Loretta’s father drove slower and slower after they arrived at the small-town site of his alma mater. The two had never been close, but Loretta was convinced that it was a good idea for her to go to a school that knew him. One day, she thought, she’d be educated, independent, and married with a family of her own. Well, life happens, and it is for us to decide whether the facts are better than the dream.  

Years later, the facts were more positive in many ways. Sadly, Loretta had no children. But many men had entered her life and most had treated her very well.  

True, there had been bouts with drugs and illnesses. But she had lived in major cities, was educated, and to some extent had used her training. She had experienced so-so family ties. Friends came, then she and they would part, and that was that. Loretta rarely tried to look them up again. The government off-and-on had been her third parent: assistance, tax refunds, job training, you name it. Maybe the problem had been that the government-parent could turn on you harder than a real one if you don’t do what the government wants, like be one of its flunkies in one of its flunky jobs. But even the government’s status as her occasional third parent wasn’t enough to persuade Loretta to accept a federally funded day care job. She probably declined the opportunity because she didn’t like all those helpless whining children. If she had had kids of her own, though, she probably would have taken the job.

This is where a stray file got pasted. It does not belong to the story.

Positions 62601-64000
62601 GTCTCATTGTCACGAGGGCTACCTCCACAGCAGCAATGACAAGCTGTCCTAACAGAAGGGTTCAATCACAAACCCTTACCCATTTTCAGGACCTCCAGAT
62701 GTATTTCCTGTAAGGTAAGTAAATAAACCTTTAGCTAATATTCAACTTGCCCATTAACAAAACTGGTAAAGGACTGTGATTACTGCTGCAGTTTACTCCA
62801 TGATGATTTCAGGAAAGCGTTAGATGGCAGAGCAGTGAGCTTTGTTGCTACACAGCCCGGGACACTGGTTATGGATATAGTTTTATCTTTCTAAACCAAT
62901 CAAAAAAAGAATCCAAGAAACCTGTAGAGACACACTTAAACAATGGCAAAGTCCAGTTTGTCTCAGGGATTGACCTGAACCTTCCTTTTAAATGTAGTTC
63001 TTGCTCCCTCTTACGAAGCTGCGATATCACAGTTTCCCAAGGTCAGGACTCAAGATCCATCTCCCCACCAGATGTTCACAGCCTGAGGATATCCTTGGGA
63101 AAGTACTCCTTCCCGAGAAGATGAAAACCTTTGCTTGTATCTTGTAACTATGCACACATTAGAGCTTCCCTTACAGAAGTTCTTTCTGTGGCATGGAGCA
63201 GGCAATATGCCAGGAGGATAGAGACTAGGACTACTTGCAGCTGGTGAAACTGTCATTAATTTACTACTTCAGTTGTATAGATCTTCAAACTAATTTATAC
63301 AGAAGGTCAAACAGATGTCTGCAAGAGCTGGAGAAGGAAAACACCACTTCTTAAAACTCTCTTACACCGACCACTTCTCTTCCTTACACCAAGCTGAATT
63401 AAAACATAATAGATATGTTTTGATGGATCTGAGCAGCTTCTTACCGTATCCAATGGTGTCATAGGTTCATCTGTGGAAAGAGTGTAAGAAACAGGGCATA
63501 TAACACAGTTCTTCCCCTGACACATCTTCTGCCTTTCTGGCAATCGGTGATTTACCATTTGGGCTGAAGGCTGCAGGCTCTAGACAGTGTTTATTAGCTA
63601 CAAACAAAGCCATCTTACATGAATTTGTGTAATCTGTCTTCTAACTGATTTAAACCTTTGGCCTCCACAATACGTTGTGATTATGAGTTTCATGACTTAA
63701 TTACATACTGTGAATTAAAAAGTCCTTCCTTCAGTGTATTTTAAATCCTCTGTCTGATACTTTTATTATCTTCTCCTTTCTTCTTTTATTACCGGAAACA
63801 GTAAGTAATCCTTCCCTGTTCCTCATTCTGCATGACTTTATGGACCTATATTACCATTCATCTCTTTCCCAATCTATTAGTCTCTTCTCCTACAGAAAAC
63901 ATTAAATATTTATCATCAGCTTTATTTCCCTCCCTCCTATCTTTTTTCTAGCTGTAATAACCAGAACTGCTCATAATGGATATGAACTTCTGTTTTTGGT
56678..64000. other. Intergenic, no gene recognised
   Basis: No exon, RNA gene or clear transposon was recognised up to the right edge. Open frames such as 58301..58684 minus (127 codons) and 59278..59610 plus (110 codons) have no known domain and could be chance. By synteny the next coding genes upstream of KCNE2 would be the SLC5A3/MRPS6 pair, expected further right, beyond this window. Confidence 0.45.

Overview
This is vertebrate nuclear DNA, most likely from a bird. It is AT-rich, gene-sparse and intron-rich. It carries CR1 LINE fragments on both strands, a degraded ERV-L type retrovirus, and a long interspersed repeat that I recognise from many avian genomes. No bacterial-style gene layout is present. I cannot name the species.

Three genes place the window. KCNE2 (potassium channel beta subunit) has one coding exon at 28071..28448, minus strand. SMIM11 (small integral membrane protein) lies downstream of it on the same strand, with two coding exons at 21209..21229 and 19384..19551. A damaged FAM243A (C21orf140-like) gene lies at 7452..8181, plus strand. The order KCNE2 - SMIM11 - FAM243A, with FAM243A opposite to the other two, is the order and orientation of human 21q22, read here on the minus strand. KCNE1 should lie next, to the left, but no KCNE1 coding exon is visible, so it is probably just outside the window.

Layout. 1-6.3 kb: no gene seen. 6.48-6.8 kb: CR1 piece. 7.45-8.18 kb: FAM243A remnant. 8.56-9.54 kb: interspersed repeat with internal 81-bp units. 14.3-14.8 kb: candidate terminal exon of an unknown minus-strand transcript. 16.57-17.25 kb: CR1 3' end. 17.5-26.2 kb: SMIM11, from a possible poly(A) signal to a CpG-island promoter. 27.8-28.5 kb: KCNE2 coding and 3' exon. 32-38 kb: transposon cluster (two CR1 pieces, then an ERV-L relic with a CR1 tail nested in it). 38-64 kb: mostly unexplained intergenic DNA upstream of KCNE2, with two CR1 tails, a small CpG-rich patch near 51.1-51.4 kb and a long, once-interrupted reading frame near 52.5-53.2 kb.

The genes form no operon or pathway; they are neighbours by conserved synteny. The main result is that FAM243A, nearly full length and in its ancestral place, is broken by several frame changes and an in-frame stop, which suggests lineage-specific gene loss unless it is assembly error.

Now Loretta’s mother was dead. In some ways she had been the best friend Loretta had ever had or would know. Yet they had not been close, and it was hard for Loretta to drum up tears.  

The somber preacher stood still and tall behind the lectern. On the level below him was the beautiful closed, silver-gray coffin that Loretta convinced her father, who was retired, to pick up the tab for. She knew she would need her money in a few days to split town for parts unknown.  

After the service, her parents’ friend, Ms. Taylor, and many others stopped outside the church to give their condolences. “You had a wonderful mother,” Ms. Taylor said. “Your family was so lucky to have had her.”  

Yeah, Loretta thought. And her death, and her own departure, might make it even more wonderful.